Jeff Griffin

Nearly 100 million workers, or two-thirds of the U.S. workforce, will be impacted by new vaccine requirements announced by President Biden yesterday. 

Prompted by a surge in COVID-19 infections, hospitalizations, and deaths - most especially among the unvaccinated - the requirement stipulates that employers with 100 or more employees require their workforces to be vaccinated or undergo weekly Covid-19 testing.

While it’s expected to be challenged in the courts, this new requirement is part of a six-point initiative the White House laid out yesterday to boost vaccinations, increase access to testing, and broaden the availability of Covid-19 treatments.

Final details of the plan will come by way of an "emergency temporary standard" issued in the next few weeks by the Labor Department’s Occupational Safety and Health Administration (OSHA). Businesses that don’t comply may face fines of up to $14,000 per violation. 

Per yesterday’s announcement, workers will be considered vaccinated if they receive a single Johnson & Johnson dose or two doses of the vaccines from Moderna or Pfizer. It’s unclear how a booster shot might play into things if/when approved by federal regulators.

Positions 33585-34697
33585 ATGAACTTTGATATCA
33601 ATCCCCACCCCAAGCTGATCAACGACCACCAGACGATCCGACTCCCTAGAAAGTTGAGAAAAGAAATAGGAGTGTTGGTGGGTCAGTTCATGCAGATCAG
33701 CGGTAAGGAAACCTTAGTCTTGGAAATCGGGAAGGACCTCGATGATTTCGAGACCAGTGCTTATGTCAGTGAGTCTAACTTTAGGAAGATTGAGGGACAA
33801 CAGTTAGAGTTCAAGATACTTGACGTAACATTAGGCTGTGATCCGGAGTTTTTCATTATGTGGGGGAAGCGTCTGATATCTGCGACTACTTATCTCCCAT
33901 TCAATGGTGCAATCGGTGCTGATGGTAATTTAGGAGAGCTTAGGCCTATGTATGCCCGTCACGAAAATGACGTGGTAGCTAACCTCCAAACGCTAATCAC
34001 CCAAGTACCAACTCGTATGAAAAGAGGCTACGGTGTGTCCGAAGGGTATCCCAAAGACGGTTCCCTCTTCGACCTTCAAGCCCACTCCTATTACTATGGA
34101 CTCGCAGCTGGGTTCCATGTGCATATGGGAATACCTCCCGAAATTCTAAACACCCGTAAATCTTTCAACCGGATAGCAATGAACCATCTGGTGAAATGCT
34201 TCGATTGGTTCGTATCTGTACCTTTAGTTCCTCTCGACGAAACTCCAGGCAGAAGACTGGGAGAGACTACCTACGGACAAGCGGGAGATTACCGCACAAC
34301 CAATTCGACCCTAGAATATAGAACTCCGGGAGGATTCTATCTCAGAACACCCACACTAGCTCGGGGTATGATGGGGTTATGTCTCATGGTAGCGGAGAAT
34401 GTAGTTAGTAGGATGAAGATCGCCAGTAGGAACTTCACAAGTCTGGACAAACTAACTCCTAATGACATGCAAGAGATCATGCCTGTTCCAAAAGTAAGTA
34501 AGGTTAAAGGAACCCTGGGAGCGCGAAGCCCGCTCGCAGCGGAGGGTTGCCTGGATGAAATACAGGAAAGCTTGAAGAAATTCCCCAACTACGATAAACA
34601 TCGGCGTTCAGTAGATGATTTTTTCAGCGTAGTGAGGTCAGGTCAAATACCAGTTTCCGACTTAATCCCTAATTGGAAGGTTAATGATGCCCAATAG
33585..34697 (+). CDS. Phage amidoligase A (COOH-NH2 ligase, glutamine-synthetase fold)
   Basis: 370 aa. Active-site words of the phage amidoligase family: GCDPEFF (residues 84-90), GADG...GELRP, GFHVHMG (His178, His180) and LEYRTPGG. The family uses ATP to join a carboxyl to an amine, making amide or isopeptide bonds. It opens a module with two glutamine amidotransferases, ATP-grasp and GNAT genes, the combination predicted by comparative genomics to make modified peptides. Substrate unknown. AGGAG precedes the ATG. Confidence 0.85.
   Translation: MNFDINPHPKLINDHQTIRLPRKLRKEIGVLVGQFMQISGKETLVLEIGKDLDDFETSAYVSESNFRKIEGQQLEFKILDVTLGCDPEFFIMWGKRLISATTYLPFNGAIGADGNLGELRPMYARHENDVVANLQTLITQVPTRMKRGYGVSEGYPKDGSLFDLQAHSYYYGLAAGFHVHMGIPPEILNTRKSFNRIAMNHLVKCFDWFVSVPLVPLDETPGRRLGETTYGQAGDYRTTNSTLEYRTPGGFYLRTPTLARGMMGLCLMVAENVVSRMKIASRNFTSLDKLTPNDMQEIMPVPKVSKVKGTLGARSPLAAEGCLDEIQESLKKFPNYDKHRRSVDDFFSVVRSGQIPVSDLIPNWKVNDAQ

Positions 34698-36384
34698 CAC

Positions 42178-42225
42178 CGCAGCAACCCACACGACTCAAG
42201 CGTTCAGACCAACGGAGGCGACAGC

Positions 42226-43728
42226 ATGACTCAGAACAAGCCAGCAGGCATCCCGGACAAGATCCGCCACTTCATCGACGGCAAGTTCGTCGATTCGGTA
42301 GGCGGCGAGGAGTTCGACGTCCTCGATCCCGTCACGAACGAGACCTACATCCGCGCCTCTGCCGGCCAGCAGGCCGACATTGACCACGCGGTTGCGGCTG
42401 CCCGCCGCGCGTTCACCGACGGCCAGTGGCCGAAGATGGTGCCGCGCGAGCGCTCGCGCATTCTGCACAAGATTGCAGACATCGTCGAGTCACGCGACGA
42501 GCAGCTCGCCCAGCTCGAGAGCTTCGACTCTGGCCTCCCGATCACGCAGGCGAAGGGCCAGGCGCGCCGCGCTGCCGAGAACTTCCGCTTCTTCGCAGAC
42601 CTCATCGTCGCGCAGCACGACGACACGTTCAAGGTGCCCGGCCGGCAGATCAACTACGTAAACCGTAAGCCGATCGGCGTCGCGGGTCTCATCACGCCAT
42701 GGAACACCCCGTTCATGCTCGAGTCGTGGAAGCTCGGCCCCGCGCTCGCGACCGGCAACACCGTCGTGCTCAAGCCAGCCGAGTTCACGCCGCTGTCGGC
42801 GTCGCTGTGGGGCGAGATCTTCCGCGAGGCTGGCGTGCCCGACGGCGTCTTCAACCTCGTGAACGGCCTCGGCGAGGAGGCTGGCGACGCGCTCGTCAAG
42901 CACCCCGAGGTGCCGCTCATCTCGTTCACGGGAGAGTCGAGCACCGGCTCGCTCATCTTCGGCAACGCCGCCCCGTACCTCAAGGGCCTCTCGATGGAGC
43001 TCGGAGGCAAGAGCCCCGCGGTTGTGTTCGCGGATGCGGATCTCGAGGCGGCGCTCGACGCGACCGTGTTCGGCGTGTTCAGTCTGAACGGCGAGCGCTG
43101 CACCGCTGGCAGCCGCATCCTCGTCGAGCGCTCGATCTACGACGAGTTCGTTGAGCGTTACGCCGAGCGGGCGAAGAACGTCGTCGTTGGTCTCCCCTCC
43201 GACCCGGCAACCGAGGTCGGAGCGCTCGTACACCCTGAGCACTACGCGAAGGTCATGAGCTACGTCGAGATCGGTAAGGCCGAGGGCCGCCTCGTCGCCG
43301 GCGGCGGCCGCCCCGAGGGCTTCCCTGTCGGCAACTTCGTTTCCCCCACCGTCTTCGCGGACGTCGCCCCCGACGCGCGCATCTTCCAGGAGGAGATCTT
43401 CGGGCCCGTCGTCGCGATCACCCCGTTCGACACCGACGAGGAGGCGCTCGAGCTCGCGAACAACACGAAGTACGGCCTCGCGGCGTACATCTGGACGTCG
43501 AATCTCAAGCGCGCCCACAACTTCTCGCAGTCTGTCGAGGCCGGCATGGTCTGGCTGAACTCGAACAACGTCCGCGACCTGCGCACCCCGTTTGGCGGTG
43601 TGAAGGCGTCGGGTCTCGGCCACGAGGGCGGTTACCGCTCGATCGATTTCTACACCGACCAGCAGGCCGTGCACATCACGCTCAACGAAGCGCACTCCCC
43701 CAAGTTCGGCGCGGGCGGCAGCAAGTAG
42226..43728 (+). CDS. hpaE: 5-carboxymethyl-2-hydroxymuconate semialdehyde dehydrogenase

Here are additional details of the plan.

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Topics: COVID-19

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Employer Vaccination Mandates and Medical Premium Surcharges

Jeff Griffin

Many employers are struggling to increase COVID-19 vaccination rates among their workforce, concerned not only about the safety of the workforce but also the costs of COVID-19 treatment that could be avoided through vaccination.

Some, like Delta Airlines, are turning to higher premium costs, or a surcharge, for any group health plan participants who remain unvaccinated. This decision by Delta, taken once an FDA-approved vaccine came on the market, should by no means be interpreted as a full-throated endorsement of this action. In fact, it’s quite likely that Delta’s decision will be tested in the courts.